Sunday, September 11, 2016

Are smartphones killing digital cameras?

The accompanying chart published by Statista asks an interesting question.  To answer it, ask two other questions.  When was the iPhone introduced? Answer: 2007  When was were Android Phones introduced?  Answer 2008  Given a year or two for their penetration to take effect in relation to camera sales, this chart shows at least a likely correlation between increasing smart phone sales and declining camera sales.  (click on graphic for a full size version)

Monday, September 5, 2016

More on Korea's speedy digital networks

As a quick perusal of prior posts on this blog will show (you can read them at this link), I've long been concerned with the speed of digital networks in general and how fast Korea's networks are in comparison with other countries around the world.  Given the multiple organizations that measure internet speed and the many different methods they use, placing Korea in context compared with other countries can sometimes be very confusing.   The purpose of this post is not to solve that problem, but rather to call attention to OpenSignal,  a relatively new (founded in 2010) company that specializes in mapping wireless coverage and speeds.   One strength of their measure is that it comes from users of their app all around the world and therefore reflects internet download speeds in actual usage situations.
Open Signal as shown in the world map above and the bar chart at the left, measures "overall speed," which is a combined measure of speed versus availability of 3G and LTE mobile services. (click on the graphics to see a full size version.  Open Signal defines ".. overall speed as the average mobile data connection a user experiences based on both the speeds and availability of a country’s 3G and 4G networks. Overall speed measurements vary considerably from country to country depending on their particular stage of 3G and 4G development. For instance a country with fast LTE speeds but low 4G availability might have a much lower overall speed than a country with moderate LTE speeds but a very high level of 4G availability."  Obviously, South Korea's world leadership in LTE introduction and current penetration (availability) boosts its standing on this measure, relative to Singapore and a few other countries that have fast speeds, but lag behind Korea in availability.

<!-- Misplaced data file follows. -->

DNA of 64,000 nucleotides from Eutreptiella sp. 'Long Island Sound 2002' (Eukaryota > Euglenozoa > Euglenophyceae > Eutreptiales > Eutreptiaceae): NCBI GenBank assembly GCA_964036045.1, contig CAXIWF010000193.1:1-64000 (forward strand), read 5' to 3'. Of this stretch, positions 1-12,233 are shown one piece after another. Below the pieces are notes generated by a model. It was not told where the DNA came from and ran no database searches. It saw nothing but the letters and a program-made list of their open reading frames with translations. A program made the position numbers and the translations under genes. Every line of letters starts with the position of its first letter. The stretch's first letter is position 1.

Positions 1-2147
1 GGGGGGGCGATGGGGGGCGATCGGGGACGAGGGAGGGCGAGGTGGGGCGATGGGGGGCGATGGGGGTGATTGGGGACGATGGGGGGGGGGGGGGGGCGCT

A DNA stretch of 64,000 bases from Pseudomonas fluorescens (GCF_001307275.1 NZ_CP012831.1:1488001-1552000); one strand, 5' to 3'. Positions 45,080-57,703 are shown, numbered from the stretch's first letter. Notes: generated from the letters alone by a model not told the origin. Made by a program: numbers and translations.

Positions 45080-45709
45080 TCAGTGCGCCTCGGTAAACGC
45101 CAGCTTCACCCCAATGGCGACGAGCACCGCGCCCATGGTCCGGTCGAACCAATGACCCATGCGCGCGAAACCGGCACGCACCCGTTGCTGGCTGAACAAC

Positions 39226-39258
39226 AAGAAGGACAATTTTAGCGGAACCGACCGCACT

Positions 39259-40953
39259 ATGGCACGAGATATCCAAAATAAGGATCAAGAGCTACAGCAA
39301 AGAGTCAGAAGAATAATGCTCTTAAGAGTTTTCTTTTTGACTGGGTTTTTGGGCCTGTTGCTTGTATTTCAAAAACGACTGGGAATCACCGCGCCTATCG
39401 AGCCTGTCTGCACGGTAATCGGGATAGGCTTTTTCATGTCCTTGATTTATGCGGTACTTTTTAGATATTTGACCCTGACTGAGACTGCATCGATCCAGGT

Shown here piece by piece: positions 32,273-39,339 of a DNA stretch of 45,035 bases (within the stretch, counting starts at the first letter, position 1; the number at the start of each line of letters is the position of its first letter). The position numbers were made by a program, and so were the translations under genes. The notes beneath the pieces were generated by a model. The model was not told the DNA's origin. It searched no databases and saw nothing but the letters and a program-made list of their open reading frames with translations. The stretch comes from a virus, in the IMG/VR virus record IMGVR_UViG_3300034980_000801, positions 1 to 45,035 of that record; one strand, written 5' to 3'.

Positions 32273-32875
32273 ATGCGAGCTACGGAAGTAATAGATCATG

Another was of effectively visualizing this is to see where Korea fits in the chart showing speed versus availability.  Click on the final graphic to see a full-size version of the screen capture.  Better yet, go to the online Open Signal report and see data for each of the countries in the chart by hovering over the dots.

Sunday, August 28, 2016

The digital divide: "The not so World-Wide Web"

Interesting but powerful chart published by Statista based on ITU data. (click on the graphic to see a full size version)

Thursday, August 25, 2016

Korea's lead in speed

More evidence that South Korea does, in fact have the fastest broadband networks in the world.   A new report by Open Signal, based on data gathered from actual users around the world, indicates that Korea has the highest penetration of 4G mobile in the world, the highest proportion of geographical coverage of any country measured and, not surpisingly, the fastest download speeds. (click on the map graphic to see a larger version)
The importance of network speed has been a topic of interest on this blog over the years.  If you're interested in that, just use the search bar at the right to locate all posts that mention "speed."

The rise of digital media: Smartphones kill subway ads

The first picture to the left (click the image for a full size version) accompanied an article in The Korea Times entitled "Smartphones kill subway ads." According to the article, "Technological advances have changed many things from how people spend their time to where their attention wanders. This trend has pushed advertisers to move away from traditional forms of media toward digital forms. As a result, subway operators are increasingly struggling to sell ad space, which is one of their big revenue sources. According to Seoul Metro, the operator of lines 1 to 4, its ad revenue has dropped to 35 billion won ($31 million) last year from 42 billion won in 2012. It said only 36 percent of available ad space has been filled this year, down from 41.8 percent in 2014."
A more typical subway scene is shown in the second picture at left, published by the New York Times with an accompanying article in 2015.  The steady rise in use of digital rather than traditional media continues apace, and nowhere more rapidly than here in South Korea with its fast mobile broadband networks.